Found your lost purse? Good, but don't use those canceled cards
You may get an unwelcome visit from security
Ask a question.
Dear To Her Credit,
I lost my purse. The last place I remembered having it was at the mall, so I assumed it was left in a dressing room or on a counter somewhere. I can't imagine doing that, but I was carrying a lot of packages at the time.
I canceled all my credit cards and ordered new checking account numbers and checks. I spent three hours at the Department of Motor Vehicles to get a new license with a horrible picture. Then I went shopping for a new purse, got some new clothes while I was there and finally got home, only to notice a familiar strap sticking out from under the seat. Oh, no ...
Can I just tell the banks that I found my purse, so I can keep using my cards? Or is it too late? -- Shirley
I hate days like that! You did everything right when you lost your purse. When you can't find a purse, or even just one card, it's tempting want to wait a while and see if it turns up. It often does, as it did for you. On the other hand, what if it hadn't? Someone could have been on a bigger shopping spree than you went on -- and if you didn't report your credit cards missing in a timely manner, you could be stuck with the bill.
How bad could it have been? If a thief used your credit cards before you canceled them, your liability would have been limited to $50. If you have half a dozen cards, that adds up to $300. However, many card issuers waive that $50, but not all. For a debit card, if you reported it within two business days, your liability would also have been limited to $50. After two days, but less than 60 days after your statement is sent to you, your maximum loss would have been $500. After that, you could have lost everything in your account, as well as the money in linked accounts.
According to the Federal Trade Commission, your losses from misuse of your checkbook are unlimited, although state law may hold your bank responsible. If you hadn't reported lost checks immediately, however, you could have been out of luck.
Now that you've reported the cards as missing, don't try to use them. It's too late. If you do, you could have a long wait at the checkout counter, if not a visit from security personnel. Once a card is reported stolen, all the ID in your purse isn't going to convince the store to take it. That's how you would want it to work. Crooks regularly create false ID to go with checks and credit cards they get hold of.
"Cards she reported lost or stolen won't work," says Alexis Moore, a risk management consultant and credit collections expert. "If they do, watch out! That means banks or credit card companies didn't do their job."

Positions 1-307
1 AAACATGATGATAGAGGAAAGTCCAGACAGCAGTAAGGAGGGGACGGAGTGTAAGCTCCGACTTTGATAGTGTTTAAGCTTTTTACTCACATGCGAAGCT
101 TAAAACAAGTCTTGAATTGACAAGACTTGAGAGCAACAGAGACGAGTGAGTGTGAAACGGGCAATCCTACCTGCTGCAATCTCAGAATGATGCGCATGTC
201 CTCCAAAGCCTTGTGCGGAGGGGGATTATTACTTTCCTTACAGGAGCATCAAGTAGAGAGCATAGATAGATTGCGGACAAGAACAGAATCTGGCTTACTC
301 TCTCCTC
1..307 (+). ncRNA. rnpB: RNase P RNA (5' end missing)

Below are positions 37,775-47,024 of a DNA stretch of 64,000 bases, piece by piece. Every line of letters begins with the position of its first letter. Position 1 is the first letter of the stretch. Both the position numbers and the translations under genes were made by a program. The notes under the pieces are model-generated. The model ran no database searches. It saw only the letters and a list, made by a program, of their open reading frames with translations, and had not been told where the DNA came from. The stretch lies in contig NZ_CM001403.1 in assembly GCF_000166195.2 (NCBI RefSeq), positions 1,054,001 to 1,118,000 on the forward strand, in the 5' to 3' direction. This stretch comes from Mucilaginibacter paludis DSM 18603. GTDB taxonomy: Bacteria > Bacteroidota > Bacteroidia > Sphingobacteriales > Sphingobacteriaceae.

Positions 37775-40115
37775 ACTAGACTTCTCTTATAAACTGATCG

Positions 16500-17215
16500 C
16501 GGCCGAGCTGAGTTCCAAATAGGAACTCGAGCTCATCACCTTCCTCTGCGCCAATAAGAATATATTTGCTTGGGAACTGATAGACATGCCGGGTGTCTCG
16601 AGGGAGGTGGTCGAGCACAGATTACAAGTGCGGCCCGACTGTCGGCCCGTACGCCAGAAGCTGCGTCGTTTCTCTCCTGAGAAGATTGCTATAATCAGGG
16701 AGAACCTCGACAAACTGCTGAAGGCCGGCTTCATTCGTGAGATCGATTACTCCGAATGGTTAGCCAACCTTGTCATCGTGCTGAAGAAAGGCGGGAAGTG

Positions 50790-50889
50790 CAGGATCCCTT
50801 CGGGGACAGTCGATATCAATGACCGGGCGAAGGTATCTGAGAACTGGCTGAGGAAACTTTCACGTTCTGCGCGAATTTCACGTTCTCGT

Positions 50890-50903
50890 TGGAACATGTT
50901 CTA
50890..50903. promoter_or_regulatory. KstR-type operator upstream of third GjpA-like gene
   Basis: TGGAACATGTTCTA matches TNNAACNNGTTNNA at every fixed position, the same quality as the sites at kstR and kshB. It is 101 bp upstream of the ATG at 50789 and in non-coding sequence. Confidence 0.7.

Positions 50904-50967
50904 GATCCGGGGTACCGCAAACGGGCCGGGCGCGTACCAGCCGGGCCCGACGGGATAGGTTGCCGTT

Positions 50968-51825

You'll be receiving new cards in the mail soon. You may be able to get cards from your local bank faster. You're stuck with the new driver's license, I'm afraid.
To avoid trauma like this in the future, follow two simple steps. First of all, don't take so many cards with you every time you go shopping. And do you really use paper checks anymore? Sunny Kobe Cook, founder of Sleep Country USA, recommends leaving the house with just two credit cards and a $20 bill. (The second credit card is just in case one doesn't work.) The less you carry, the less you can lose.
Second, use force of habit to help you keep track of your purse. Moore says, "Always keep the purse in the same spot in the car, and do the same thing at home. Stay in a routine and stick to it even on vacation. If you're in a hotel, use the same routine for storing valuables every time -- it helps!"
See related: Your Wallet Recovery Kit
Meet CreditCards.com's reader Q&A experts
Does a personal finance problem have you worried? Monday through Saturday, CreditCards.com's Q&A experts answer questions from readers. Ask a question, or click on any expert to see their previous answers.
- Should you use a credit card as your emergency fund? – Credit cards come with myriad benefits, such as rewards and consumer protections, and can be a financial lifeline on rare occasions ...
- Credit card limit decreased? Why it happens, and what to do about it – A credit limit decrease can happen because your spending habits changed, or if your good credit is mixed up with someone else's bad credit ...
- Guide to managing finances with ADHD – Tips to help offset the symptoms of ADHD that make money management difficult ...